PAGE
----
[Exit Margaret. Bene. Serve God, love me, and mend: there (1) Ignorant. (2) Holiday phrases.

(3) Is subject to



our own.



will I leave you too, for here comes one in haste. Ant. Well, I am glad that all things sort so well. Enter Ursula.

Bene. And so am I, being else by faith enforc'd

To call young Claudio to a reckoning for it. Urs. Madam, you must come to your uncle ;

Leon. Well, daughter, and you gentlewomen all, yonder's old coils at home : it is proved my lady | Withdraw into a chamber by yourselves; Hero hath been falsely accused, the prince and And when I send for you, come hither mask'd : Claudio mightily abused ; and Don John is the The prince and Claudio promis'd by this hour author of all, who is fled and gone : will you come to visit me :-You know your office, brother; presently?

You must be father to your brother's daughter, Beat. Will you go hear this news, signior ?

And give her to young Claudio. (Ereunt Ladies. Bene. I will live in thy heart, die in thy lap, and Ant. Which I will do with confirm'd countenance. be buried in thy eyes; and, moreover, I will go

Bene. Friar, I must entreat your pains, I think. with thee to thy uncle's.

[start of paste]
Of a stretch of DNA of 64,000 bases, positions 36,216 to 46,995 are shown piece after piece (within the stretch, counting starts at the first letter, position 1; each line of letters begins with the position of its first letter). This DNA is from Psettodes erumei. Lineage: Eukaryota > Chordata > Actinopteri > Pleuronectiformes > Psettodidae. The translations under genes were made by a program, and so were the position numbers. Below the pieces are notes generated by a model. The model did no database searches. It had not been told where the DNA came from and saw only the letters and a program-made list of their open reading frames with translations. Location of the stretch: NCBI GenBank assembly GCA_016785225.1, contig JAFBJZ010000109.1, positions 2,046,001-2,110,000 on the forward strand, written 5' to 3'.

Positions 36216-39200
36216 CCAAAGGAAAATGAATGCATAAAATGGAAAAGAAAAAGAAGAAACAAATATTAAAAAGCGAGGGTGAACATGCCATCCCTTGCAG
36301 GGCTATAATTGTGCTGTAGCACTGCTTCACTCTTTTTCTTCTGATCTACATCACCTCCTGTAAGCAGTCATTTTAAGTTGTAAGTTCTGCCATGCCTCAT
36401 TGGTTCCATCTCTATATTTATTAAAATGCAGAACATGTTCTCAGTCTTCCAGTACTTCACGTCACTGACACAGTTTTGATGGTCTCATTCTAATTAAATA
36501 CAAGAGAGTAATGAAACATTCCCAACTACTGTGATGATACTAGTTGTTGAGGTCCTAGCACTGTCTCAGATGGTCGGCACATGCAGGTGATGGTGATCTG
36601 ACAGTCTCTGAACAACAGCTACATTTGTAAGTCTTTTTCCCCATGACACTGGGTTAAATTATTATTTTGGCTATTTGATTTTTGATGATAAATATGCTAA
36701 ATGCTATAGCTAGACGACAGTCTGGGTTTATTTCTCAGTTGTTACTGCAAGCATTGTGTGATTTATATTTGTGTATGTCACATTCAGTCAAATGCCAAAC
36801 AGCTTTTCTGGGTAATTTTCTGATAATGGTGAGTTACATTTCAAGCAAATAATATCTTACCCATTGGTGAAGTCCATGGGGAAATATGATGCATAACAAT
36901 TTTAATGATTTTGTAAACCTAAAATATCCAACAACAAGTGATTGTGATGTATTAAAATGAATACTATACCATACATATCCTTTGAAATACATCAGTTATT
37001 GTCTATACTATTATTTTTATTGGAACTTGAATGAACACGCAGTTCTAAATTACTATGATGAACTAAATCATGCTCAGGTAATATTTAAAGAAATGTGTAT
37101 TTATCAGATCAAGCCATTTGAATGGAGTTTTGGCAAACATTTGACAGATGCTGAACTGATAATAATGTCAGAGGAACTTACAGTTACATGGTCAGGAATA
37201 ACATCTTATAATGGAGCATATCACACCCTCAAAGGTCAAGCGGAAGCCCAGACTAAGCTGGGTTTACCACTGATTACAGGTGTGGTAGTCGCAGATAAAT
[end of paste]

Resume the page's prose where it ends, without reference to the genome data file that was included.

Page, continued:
Friar. To do what, signior? SCENE III.-The inside of a church. Enter Bene. To bind me, or undo me, one of them.

Don Pedro, Claudio, and attendants, with music | Signior Leonato, truth it is, good signior, and tapers.

Your niece regards me with an eye of favour.

Leon. That eye my daughter lent her; 'Tis most Claud. Is this the monument of Leonato? Atten. It is, my lord.

Bene. And I do with an eye of love requite her. Claud. (Reads from a scroll.]

Leon. The sight whereof, I think, you had from Done to death by slanderous tongues,

me, Was the Hero that here lies :

From Claudio, and the prince; But what's your Death, in guerdon2 of her wrongs,

will ? Gives her fame which never dies :

Bene. Your answer, sir, is enigmatical : So the life, that died with shame,

But, for my will, my will is, your good will Lives in death with glorious fame.

May stand with ours, this day to be conjoin'd Hang thou there upon the tomb, [Affixing it. || In the estate of honourable marriage ;-) Praising her when I am dumb.

In which, good friar, I shall desire your help.

Leon. My heart is with your liking.
Now, music, sound, and sing your solemn hymn. Friar.

Ånd my help
Here comes the prince, and Claudio.

Enter Don Pedro and Claudio, with attendants. Pardon, Goddess of the night,